Now things are becoming clearer and more understandable. We should forgive those journalists, TV anchors and political leaders who support or avoid opposing and condemning extremists. They have a very genuine reason to live in hypocrisy. Someone who dared to oppose extremism, had to pay the price with his own life; a price for being forthright, honest, bold and outspoken. In spite of his failings and weaknesses as a human, he went down fighting a menace Pakistan has created itself. Punjab’s slain governor Salman Taseer had refused to accept that Pakistani society is no more a society of rational people; it is a jungle where you have to accept the command of those capable of killing. You must bow down to them or get perished. Period. The world is in shock at the gory incident but it fails to understand the fact that the act is being glorified by those elements who claim to profess a religion of peace. This is the most disgusting thing, more than the murder itself. And look at the attitude of the lawyers, the so-called custodians of “rule of law” who kissed and garlanded the accused when he was brought to the court. These are all very disturbing signs. Even Islam would not condone this attitude of showing disrespect to the due process of law.

It is not important that Governor Taseer was a politician and that he was killed at a point in time when his party’s government at the Center was facing worst ever crisis of its survival. The most important thing is that we have come to a pass where you cannot question a menace, particularly the one which was created to please a more dangerous menace, the clergy. The world which was worried about Pakistan’s political crisis is now in shock and unable to think what will happen next. The New York Times says that the assassination of an outspoken secular politician by one of his elite police guards on Tuesday plunged the government deeper into political crisis and highlighted the threat of militant infiltration even within the nation’s security forces.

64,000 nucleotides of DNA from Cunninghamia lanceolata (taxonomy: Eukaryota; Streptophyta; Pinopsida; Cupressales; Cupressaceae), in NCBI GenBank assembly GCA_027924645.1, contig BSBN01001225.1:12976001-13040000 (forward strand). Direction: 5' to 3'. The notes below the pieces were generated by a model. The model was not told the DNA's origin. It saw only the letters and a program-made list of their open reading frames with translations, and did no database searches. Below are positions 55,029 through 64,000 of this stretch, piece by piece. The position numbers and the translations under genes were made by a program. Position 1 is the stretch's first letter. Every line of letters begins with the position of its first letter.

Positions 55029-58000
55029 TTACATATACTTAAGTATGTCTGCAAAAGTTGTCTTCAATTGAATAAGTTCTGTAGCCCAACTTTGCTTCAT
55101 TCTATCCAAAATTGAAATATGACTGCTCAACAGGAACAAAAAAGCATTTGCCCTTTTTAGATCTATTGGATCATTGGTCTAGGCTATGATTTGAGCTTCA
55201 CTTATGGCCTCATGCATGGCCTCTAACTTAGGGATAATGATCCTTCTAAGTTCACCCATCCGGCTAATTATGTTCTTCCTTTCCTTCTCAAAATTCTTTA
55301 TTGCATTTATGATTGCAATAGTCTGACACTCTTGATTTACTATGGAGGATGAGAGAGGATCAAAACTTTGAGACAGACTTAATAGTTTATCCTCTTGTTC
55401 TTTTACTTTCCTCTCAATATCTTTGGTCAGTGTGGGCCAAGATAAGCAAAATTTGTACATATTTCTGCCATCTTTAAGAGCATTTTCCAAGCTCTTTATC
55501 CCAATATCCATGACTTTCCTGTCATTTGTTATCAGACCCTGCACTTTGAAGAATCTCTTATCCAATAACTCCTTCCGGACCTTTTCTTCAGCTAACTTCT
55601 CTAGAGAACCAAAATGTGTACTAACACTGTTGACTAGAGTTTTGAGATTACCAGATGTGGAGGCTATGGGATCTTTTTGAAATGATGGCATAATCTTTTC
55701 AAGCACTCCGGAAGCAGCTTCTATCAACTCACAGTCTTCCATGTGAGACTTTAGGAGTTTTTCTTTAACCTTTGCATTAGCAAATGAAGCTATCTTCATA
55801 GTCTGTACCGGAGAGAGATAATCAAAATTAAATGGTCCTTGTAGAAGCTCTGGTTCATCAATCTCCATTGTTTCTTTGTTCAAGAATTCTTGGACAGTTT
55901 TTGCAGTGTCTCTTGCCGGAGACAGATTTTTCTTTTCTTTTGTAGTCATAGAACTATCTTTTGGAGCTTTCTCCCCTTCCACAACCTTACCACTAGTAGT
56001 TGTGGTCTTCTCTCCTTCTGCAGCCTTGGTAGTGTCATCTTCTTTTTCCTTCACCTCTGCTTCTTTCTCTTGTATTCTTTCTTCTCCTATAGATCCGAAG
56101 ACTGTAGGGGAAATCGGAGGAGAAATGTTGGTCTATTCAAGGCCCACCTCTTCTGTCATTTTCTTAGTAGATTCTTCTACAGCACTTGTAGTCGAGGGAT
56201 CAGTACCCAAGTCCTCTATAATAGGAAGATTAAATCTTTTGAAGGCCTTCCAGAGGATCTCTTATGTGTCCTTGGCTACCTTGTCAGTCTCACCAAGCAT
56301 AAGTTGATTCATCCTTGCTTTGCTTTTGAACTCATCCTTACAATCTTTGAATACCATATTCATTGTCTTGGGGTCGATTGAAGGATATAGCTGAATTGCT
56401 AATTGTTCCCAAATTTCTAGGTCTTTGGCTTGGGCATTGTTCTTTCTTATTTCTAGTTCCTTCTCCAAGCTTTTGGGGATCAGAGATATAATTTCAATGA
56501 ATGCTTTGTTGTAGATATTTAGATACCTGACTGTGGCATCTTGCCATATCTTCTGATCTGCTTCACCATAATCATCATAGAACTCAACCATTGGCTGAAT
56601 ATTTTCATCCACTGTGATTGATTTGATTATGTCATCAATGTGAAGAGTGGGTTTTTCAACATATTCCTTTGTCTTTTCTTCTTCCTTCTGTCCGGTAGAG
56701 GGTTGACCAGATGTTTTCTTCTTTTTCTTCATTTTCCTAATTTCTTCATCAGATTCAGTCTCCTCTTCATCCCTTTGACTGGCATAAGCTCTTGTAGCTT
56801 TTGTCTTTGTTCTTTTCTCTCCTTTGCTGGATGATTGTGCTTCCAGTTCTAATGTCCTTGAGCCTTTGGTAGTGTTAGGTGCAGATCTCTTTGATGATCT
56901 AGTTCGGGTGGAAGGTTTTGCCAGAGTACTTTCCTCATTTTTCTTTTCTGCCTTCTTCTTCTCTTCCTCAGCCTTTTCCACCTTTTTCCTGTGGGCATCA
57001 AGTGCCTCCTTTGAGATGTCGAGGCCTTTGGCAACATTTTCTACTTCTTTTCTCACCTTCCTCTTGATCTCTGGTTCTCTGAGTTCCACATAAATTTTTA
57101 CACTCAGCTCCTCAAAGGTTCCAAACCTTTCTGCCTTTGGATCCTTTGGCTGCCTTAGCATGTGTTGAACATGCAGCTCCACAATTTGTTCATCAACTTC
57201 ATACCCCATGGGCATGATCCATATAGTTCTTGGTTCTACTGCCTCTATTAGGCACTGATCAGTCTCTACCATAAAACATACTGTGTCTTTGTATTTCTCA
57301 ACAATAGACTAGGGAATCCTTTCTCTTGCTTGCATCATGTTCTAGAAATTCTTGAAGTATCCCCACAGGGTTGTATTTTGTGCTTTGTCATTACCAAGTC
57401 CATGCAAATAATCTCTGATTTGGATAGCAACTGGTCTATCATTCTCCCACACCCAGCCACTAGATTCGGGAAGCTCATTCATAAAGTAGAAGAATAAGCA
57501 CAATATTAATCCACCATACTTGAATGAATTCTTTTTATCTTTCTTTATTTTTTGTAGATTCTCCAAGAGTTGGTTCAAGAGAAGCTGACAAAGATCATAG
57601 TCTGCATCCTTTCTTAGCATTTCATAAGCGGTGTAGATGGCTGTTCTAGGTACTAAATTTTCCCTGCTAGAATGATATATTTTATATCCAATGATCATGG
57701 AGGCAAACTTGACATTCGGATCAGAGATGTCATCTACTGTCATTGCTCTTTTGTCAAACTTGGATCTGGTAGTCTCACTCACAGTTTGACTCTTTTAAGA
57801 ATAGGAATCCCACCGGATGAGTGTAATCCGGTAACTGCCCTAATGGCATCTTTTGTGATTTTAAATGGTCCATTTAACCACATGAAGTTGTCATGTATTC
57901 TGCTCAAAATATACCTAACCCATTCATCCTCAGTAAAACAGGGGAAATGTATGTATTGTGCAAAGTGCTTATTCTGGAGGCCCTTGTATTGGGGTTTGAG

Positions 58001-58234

The killing of Salman Taseer, the prominent governor of Punjab Province, was another grim reminder of the risks that Pakistani leaders take to oppose religious extremists, at a time when the United States is pushing Pakistan for greater cooperation in the war in Afghanistan by cracking down on militant groups like the Taliban.

Mr. Taseer, recently took up a campaign to repeal Pakistan’s contentious blasphemy laws, which were passed under General Zia as a way to promote Islam and unite the country. The laws have been misused to convict minority Pakistanis as the Islamic forces unleashed by the general have gathered strength. The laws prescribe a mandatory death sentence for anyone convicted of insulting Islam.

Religious parties staged vigorous demonstrations of thousands of people across the country last weekend to protest the campaign by Mr. Taseer, even burning him in effigy. Mr. Taseer countered in comments on his Twitter account and elsewhere.

“Religious right trying to pressurize from the street their support of blasphemy laws. Point is it must be decided in Parliament not on the road,” he wrote on Dec. 26 in the imperfect shorthand typical of such posts.

“I was under huge pressure to cow down before rightist’s pressure on blasphemy. Refused. Even if I’m the last man standing,” he posted on Dec. 31.

Mr. Taseer’s death will serve as a chilling warning to any politician who speaks out against the religious parties and their agenda and will certainly end immediate attempts to amend the blasphemy laws.

The paper also reports that Obama administration officials worry that even if Pakistan’s government survives the upheaval — which they believe it might, for a while — the turmoil could kill any chance for political and economic reforms. The assassination, one official said, leaves not only the repeal of the blasphemy laws in doubt, but also possible reforms to increase tax collection. Under pressure from Secretary of State and other American officials, the Pakistani government submitted a new tax law in Parliament. But it may abandon the push as a way to lure back coalition partners.

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